Almost any substance can be abused and abuse or addiction are possible. Cigarettes, caffeine and other common, legal substances are abused by people every day. Sometimes the line between use and abuse is fuzzy.
For example, people might go to the tavern after work and have a couple of drinks with their friends. Is that abuse? Some might argue that it becomes abuse when it becomes a regular, daily occurrence. Too many cigarettes, too much coffee, to many diet sodas. The line is determined by the person.
What is drug addiction?
We will now try to determine when drug abuse becomes addiction. When a person is abusing a drug they are making a choice. They choose to get high. When a person goes into addiction, their choice in the matter is either severely limited or taken away entirely.
The 12-Step process begins with a very important statement, “We admitted we were powerless…”
You can insert the drug that is doing the damage. When the drug takes over, when a person’s life is all about getting the drug and taking the drug, when nothing but the drug matters, that is addiction. A person might develop a physical “need” for the drug, or a psychological craving for the drug. The first step in the 12-Step process ends with:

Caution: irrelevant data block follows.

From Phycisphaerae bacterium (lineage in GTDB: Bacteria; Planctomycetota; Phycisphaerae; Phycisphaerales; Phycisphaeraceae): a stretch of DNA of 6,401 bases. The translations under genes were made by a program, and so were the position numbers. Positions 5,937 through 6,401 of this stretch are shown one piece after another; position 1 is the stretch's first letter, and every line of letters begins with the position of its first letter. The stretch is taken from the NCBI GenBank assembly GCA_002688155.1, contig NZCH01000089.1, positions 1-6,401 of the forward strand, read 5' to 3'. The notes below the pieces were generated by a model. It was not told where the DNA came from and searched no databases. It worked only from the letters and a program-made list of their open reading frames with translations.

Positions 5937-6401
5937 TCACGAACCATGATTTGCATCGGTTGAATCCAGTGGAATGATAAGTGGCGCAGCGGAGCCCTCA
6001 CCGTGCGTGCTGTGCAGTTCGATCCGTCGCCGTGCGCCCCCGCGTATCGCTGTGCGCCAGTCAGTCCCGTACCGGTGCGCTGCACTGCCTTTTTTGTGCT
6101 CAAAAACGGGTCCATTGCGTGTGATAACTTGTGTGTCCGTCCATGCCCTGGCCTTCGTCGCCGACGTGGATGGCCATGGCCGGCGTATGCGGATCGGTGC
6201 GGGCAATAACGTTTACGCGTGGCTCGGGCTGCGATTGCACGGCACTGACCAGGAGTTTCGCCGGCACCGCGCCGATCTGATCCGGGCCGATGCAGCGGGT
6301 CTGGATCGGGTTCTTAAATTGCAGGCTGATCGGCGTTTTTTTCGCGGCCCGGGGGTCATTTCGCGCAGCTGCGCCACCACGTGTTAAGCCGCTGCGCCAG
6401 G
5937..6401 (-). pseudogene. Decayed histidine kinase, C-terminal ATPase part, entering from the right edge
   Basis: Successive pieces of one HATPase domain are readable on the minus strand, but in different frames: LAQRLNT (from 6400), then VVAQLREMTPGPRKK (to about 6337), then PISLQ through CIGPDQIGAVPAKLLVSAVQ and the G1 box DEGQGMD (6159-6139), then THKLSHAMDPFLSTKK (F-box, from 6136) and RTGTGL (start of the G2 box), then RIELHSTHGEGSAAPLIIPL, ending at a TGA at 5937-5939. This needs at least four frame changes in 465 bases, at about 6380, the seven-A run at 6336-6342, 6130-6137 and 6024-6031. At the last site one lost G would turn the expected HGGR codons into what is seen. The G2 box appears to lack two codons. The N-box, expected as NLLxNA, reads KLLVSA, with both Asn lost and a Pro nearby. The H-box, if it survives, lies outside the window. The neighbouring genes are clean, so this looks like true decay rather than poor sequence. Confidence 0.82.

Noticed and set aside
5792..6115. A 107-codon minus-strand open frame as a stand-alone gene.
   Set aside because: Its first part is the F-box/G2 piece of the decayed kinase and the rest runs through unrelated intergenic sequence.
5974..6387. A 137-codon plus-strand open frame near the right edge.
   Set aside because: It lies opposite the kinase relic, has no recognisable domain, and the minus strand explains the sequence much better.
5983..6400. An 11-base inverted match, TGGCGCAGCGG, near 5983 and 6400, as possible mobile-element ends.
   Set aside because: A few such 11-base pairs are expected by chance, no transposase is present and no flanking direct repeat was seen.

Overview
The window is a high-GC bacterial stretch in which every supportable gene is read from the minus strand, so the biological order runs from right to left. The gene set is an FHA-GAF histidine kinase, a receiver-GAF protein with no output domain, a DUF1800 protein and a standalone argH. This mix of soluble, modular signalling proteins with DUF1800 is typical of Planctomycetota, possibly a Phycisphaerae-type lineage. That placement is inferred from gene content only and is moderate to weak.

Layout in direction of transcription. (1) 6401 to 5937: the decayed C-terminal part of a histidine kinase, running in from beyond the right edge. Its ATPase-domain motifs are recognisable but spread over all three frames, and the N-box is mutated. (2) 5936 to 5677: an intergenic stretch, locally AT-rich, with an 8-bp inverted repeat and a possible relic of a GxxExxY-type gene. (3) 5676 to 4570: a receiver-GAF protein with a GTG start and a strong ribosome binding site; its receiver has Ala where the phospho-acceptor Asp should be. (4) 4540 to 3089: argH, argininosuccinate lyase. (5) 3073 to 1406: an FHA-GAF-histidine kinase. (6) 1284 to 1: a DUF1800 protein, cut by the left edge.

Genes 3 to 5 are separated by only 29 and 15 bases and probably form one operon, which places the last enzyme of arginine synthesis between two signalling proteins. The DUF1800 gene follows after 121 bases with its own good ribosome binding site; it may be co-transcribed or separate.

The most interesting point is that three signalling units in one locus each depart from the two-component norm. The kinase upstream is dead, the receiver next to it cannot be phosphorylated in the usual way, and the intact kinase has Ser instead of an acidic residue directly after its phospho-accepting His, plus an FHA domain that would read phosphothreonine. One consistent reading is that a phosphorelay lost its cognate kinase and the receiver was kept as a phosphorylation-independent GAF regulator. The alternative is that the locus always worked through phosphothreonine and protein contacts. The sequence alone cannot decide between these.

“that our lives had become unmanageable.”
Powerless and unmanageable
Powerless and unmanageable are the hallmarks of addiction. When brain chemistry changes, the mind is tricked into thinking it NEEDS the drug to function. A physical addiction sets in and the person must have the drug. Just like the body needs food to survive, the addicted mind needs the drug to survive. It doesn’t matter if the person is dying, it doesn’t matter if their health has deteriorated and even if their life has been ruined. All that matters is the drug.